Some friends gather and smoke at a doorway in a city. There’s Malik, and Johnny Cash, and Lefty, and Jësus. And the poet, Major Jackson. They’ve known each other their whole lives, and they wonder who they’ll turn out to be. In a moment of disclosure, Major tells his friends he wants to be a poet, astonishing them, and himself too it seems. In friendship and ribbing, in desire and teasing, this poem wonders who a person is, and what it means to hope.

Andrés Cerpa recollects how his father’s early dementia was an increasing influence on his early years. As he grew, his father diminished. The burden of this was heavy on him — he stayed awake listening for information, and fell asleep at school. Older now, he looks at his younger self with tenderness and sadness. This poem gives attention to the experience of the growing presence of absence, and the ways that affects memory, family, and perspective.

A narrative prose poem about two brothers — one on a visit home from college — who are turning to face east in their small shared room. With seven years between them, one is a young man and the other, the poet, is nearing his teens. Their prayer is interrupted by a sudden surprising noise, and the sound of this makes them fall over each other in laughing. Their bodies, their joy, their uncontrollable delight is the prayer of their own lives.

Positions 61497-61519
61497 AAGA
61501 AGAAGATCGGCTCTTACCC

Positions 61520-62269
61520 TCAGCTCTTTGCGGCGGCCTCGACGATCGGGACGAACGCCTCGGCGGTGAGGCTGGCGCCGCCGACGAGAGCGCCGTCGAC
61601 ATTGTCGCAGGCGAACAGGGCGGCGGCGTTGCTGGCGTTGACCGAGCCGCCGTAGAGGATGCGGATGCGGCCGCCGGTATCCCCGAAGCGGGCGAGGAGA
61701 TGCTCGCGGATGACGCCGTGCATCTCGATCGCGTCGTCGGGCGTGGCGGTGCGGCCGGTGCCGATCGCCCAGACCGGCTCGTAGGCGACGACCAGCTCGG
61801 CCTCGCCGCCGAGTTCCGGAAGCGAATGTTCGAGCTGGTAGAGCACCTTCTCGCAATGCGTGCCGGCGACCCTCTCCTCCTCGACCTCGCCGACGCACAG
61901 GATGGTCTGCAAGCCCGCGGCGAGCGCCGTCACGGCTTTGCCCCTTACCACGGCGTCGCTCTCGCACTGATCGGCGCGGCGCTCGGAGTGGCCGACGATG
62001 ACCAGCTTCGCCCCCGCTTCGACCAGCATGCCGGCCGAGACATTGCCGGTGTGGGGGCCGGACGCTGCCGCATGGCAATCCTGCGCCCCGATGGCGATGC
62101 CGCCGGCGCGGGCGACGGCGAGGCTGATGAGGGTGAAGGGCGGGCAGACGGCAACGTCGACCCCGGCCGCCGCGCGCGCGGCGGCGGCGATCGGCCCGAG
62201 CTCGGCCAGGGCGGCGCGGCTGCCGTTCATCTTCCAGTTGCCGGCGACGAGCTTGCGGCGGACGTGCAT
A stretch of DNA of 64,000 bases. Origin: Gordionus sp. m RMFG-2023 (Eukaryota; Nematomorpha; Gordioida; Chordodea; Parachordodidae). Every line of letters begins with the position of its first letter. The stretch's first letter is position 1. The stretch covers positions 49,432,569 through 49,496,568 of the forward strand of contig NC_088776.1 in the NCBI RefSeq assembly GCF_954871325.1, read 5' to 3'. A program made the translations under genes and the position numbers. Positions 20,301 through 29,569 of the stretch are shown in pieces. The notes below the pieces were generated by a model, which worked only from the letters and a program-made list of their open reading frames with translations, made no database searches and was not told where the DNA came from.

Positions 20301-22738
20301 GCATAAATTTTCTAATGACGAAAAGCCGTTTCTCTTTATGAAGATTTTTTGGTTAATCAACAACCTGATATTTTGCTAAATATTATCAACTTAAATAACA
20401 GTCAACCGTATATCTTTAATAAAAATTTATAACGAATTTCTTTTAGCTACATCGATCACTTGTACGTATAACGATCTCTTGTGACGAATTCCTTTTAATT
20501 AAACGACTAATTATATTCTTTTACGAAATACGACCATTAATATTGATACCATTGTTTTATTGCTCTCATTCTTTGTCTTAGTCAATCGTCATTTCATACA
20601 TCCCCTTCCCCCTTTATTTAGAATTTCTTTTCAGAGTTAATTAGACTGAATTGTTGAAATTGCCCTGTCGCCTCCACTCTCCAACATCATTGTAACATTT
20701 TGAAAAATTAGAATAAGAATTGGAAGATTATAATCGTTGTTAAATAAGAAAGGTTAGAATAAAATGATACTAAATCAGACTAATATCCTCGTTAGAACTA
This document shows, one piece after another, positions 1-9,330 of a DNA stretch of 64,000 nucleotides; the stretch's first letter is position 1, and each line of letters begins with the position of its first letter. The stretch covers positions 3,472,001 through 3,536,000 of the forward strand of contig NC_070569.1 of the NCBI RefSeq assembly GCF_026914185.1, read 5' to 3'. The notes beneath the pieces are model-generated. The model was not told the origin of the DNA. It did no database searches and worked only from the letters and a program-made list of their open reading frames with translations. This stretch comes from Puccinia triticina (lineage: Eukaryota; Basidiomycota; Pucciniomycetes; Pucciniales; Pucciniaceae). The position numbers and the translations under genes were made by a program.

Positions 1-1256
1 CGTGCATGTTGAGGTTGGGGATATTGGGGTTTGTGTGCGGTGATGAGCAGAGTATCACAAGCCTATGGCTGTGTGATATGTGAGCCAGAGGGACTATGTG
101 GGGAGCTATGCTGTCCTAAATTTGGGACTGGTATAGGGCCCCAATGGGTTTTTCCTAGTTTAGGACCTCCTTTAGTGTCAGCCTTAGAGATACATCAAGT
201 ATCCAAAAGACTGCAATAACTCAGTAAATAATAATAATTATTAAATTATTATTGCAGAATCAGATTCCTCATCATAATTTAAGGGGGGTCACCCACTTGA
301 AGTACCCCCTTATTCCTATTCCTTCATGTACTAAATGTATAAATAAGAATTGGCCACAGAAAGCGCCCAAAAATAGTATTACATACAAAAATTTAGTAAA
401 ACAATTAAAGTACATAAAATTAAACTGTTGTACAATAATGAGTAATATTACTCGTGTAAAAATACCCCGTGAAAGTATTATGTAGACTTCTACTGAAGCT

In a poem that addresses a worm directly as “you,” Gail McConnell considers how these tube-shaped beings live: ingesting the earth, aerating it, digesting it, making its nourishment accessible for all kinds of growth. The worm burrows, knows dead things, and knows underground ways. Tiny and segmented though a worm is, nonetheless it senses that “all there is // can be gone through.” The poem’s close attention to the worm’s tactics of survival seems to indicate that much could be learned from its underground ways.

A club is a place for dancing, for abandon, for music, and for meeting strangers. Romeo Oriogun recalls a gay club that was for all those things, but also for escape. Living in a place where queer lives were under threat, he offers a praise song for this cathedral of safety and movement. Outside the world is silent, but inside the bar, people carry stories of their own desire, of their families, of their hopes; both for the future and the present.